Plans are to continue to test with a stock engine to see what the average Volvo owner could expect from a weekend bolt-on and then continue modifications, both to the engine and the supercharger installation. For a basic application with no add-ons or modifications, boost will probably be limited to 5 lbs. -- the equivalent of the 1.3 Bar on turbo boost gauges. Most of this testing will be on a B20, as most owners interested in performance have upgraded by now, and the better breathing B20 head opens up the door for significant increases in flow and performance. A header and free flowing exhaust will be another basic requirement. Further tests will be monitored by frequent runs on a Superflow chassis dyno and the test results reported here.

These various steps should allow us fully to explore the performance potential of the system. Considering that there are 200 HP MGBs using similar components, we are confident we can get 180 to 200 HP with modifications. Engines modified specifically for supercharging should have even greater potential. Only testing will tell what power level or degree of boost a basically stock engine will tolerate without modifications. We plan to try 8-10 lbs. of boost with the stock engine, and the B20 with its stout bottom end should be an excellent basis for high boost applications. Once we determine the limits of the stock engine, we will build an engine designed specifically for high boost and see what we can get out of it with 15+ lbs. of boost. Expectations for the modified, low compression, high boost engine are for well over 200 HP, but this will require a good deal of testing and development work.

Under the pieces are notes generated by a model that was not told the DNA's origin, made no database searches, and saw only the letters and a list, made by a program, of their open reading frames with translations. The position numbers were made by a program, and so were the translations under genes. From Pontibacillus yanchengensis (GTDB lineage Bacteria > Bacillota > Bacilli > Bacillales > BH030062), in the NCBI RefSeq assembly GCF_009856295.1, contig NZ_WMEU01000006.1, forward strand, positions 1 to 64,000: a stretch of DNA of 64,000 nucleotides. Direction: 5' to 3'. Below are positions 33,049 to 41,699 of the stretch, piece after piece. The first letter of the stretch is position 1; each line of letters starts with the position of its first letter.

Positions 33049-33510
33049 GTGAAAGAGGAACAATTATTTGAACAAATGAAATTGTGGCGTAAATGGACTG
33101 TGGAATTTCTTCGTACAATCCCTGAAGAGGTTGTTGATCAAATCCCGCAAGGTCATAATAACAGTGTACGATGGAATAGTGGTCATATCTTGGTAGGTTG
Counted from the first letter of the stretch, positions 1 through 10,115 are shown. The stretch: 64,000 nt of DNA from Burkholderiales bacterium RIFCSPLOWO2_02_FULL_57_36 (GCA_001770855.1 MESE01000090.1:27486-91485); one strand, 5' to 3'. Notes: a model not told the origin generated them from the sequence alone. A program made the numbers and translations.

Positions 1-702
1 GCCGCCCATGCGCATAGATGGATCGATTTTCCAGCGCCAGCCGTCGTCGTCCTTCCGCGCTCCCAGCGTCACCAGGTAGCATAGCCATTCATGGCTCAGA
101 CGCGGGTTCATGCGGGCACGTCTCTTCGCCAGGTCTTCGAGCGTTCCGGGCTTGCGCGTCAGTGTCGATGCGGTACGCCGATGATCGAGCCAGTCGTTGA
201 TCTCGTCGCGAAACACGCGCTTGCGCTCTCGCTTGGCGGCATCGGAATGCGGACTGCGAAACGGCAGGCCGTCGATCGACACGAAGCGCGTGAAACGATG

At the same time that we are testing the prototype, I am working to have castings made of the necessary parts so that a kit can be produced. If you have an interest in this project, please let me know so I will have an idea how many sets of casting to have made. The first version of the kit should fit the 544, 122, and carbureted 1800s and 140s. Next year we will explore doing versions for the fuel injected cars including 240s. It won't exactly be inexpensive, with current estimates at between $2000 and $3000 for a complete bolt-on kit, depending on what components are included. But it will be a comparatively inexpensive way to increase engine output by 40% or more, and the only way to do it yourself over a weekend. There will be several choices here as higher priced versions of the kit with additional components will be more sophisticated and have higher horsepower potential using the same basic supercharger unit. This will allow someone to purchase a basic kit at a minimum price and then develop it over time into a higher power system. It will use the same supercharger as used in kits that are widely sold for Miatas and BMWs at $3000 and $5000, respectively. We may be able to reduce costs if significant numbers are involved. In any case, it should finally answer the frequently asked question of, "What can I do to get 40-50 more horsepower?" In addition, with appropriate suspension modifications, it will allow anyone to have a vintage Volvo with contemporary sports car performance.

The next article will discuss some supercharger/turbocharger basics and will get into the details of the supercharger I am using, how it is installed, and the results of its performance testing. If you have a project, completed or in the works, involving a supercharger, turbocharger, or engine swap into a vintage Volvo, please let me know so that we can include information on your project in future articles. You can call at (315) 478-1229, but communication will be most efficient if you e-mail to jparker3@twcny.rr.com.

Part one | Part three | Part four | Part five